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Summa Theologica by Aquinas

Whether a character is a spiritual power?

Objection 1: It seems that a character is not a spiritual power. For |character| seems to be the same thing as |figure|; hence (Heb.1:3), where we read |figure of His substance, |for |figure| the Greek has {charakter}. Now |figure| is in the fourth species of quality, and thus differs from power which is in the second species. Therefore character is not a spiritual power.

Objection 2: Further, Dionysius says (Eccl. Hier. ii): |The Divine Beatitude admits him that seeks happiness to a share in Itself, and grants this share to him by conferring on him Its light as a kind of seal.| Consequently, it seems that a character is a kind of light. Now light belongs rather to the third species of quality. Therefore a character is not a power, since this seems to belong to the second species.

Objection 3: Further, character is defined by some thus: |A character is a holy sign of the communion of faith and of the holy ordination conferred by a hierarch.| Now a sign is in the genus of |relation,| not of |power.| Therefore a character is not a spiritual power.

Objection 4: Further, a power is in the nature of a cause and principle (Metaph. v). But a |sign| which is set down in the definition of a character is rather in the nature of an effect. Therefore a character is not a spiritual power.

On the contrary, The Philosopher says (Ethic. ii): |There are three things in the soul, power, habit, and passion.| Now a character is not a passion: since a passion passes quickly, whereas a character is indelible, as will be made clear further on (A). In like manner it is not a habit: because no habit is indifferent to acting well or ill: whereas a character is indifferent to either, since some use it well, some ill. Now this cannot occur with a habit: because no one abuses a habit of virtue, or uses well an evil habit. It remains, therefore, that a character is a power.

I answer that, As stated above (A), the sacraments of the New Law produce a character, in so far as by them we are deputed to the worship of God according to the rite of the Christian religion. Wherefore Dionysius (Eccl. Hier. ii), after saying that God |by a kind of sign grants a share of Himself to those that approach Him,| adds |by making them Godlike and communicators of Divine gifts.| Now the worship of God consists either in receiving Divine gifts, or in bestowing them on others. And for both these purposes some power is needed; for to bestow something on others, active power is necessary; and in order to receive, we need a passive power. Consequently, a character signifies a certain spiritual power ordained unto things pertaining to the Divine worship.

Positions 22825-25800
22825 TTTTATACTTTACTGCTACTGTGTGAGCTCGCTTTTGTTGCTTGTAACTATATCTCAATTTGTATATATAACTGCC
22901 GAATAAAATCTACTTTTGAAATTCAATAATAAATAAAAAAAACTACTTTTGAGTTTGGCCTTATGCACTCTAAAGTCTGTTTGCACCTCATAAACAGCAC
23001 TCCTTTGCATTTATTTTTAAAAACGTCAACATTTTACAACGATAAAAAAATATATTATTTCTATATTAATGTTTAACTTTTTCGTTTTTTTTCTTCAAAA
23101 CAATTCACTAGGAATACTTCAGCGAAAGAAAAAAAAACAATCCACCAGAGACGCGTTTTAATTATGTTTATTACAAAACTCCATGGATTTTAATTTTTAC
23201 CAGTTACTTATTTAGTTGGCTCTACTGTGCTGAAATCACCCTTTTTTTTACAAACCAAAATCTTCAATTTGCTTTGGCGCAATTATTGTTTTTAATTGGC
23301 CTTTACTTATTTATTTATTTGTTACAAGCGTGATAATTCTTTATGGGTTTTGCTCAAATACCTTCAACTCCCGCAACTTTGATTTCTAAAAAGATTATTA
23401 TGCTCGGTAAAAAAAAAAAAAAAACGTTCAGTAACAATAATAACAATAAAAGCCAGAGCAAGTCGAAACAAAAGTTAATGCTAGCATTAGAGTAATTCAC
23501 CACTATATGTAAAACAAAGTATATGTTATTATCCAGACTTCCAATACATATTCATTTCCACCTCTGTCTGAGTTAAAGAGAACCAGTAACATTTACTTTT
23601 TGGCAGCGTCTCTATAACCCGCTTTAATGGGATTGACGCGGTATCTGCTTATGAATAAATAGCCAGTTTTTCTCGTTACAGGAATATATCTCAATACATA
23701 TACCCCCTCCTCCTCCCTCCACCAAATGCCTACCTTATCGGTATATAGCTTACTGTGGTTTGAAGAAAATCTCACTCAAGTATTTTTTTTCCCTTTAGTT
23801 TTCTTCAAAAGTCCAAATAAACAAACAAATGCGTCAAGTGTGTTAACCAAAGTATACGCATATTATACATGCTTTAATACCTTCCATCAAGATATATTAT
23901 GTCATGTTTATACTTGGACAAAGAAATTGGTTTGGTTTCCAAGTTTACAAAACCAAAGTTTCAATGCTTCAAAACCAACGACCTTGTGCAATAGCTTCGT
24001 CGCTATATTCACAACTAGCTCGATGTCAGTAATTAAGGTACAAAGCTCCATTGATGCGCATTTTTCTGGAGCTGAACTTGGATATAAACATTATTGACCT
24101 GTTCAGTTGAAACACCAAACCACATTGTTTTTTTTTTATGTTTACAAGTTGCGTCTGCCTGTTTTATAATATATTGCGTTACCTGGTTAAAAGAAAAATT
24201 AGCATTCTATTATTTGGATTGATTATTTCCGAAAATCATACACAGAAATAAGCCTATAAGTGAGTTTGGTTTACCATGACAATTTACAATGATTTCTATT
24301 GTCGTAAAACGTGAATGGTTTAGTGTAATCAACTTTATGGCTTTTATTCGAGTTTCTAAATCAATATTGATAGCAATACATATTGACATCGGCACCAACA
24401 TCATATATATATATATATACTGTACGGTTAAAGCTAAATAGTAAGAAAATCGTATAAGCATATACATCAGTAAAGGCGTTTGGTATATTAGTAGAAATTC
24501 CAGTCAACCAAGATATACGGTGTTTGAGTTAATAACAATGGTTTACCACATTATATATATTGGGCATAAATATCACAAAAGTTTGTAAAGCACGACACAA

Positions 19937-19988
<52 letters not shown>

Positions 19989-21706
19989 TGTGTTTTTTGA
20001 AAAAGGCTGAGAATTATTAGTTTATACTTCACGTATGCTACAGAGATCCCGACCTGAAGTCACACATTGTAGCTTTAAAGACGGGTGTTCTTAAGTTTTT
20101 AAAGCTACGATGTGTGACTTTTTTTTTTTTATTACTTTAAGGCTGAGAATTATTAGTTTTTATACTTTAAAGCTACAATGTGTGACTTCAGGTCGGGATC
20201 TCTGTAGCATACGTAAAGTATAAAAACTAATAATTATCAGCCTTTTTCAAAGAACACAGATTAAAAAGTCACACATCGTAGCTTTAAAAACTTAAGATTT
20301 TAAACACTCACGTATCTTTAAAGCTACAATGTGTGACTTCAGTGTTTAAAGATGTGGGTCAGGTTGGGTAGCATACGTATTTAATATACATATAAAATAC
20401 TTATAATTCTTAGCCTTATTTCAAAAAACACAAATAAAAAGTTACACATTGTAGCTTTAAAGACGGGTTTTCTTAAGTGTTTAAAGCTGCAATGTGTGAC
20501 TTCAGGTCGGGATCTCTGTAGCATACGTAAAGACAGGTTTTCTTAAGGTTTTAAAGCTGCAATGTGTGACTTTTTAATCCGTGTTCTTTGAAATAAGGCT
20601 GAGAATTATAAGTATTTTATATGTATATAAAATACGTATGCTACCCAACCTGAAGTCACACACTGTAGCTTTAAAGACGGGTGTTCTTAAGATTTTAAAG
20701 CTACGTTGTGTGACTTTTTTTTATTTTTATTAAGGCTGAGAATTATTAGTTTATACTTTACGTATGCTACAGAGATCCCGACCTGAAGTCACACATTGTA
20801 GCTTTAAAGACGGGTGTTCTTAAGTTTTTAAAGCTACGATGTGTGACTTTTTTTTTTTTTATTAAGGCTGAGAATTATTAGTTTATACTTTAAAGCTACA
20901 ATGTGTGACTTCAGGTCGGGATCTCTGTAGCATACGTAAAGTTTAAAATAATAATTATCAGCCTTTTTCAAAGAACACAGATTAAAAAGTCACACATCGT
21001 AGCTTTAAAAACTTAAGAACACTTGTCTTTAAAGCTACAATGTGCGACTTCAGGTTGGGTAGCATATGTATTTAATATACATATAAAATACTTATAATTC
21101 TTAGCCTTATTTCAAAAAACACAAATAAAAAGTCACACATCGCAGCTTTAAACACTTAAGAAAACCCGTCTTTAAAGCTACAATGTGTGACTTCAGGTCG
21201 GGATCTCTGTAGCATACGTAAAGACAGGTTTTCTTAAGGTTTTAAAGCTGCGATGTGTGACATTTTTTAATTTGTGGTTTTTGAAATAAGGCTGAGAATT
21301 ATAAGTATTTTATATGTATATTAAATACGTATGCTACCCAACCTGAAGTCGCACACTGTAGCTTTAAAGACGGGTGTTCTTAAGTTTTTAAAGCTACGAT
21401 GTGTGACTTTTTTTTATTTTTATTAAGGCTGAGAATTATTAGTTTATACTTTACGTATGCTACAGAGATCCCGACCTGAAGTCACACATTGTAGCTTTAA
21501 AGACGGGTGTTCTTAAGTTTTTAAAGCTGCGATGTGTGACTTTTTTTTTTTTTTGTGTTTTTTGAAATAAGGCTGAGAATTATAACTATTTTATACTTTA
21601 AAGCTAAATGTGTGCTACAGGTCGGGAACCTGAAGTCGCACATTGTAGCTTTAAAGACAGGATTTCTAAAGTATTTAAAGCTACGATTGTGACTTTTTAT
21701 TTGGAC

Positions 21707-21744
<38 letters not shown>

But it must be observed that this spiritual power is instrumental: as we have stated above (Q, A) of the virtue which is in the sacraments. For to have a sacramental character belongs to God's ministers: and a minister is a kind of instrument, as the Philosopher says (Polit. i). Consequently, just as the virtue which is in the sacraments is not of itself in a genus, but is reducible to a genus, for the reason that it is of a transitory and incomplete nature: so also a character is not properly in a genus or species, but is reducible to the second species of quality.

Reply to Objection 1: Configuration is a certain boundary of quantity. Wherefore, properly speaking, it is only in corporeal things; and of spiritual things is said metaphorically. Now that which decides the genus or species of a thing must needs be predicated of it properly. Consequently, a character cannot be in the fourth species of quality, although some have held this to be the case.

Reply to Objection 2: The third species of quality contains only sensible passions or sensible qualities. Now a character is not a sensible light. Consequently, it is not in the third species of quality as some have maintained.

Reply to Objection 3: The relation signified by the word |sign| must needs have some foundation. Now the relation signified by this sign which is a character, cannot be founded immediately on the essence of the soul: because then it would belong to every soul naturally. Consequently, there must be something in the soul on which such a relation is founded. And it is in this that a character essentially consists. Therefore it need not be in the genus |relation| as some have held.

Reply to Objection 4: A character is in the nature of a sign in comparison to the sensible sacrament by which it is imprinted. But considered in itself, it is in the nature of a principle, in the way already explained.

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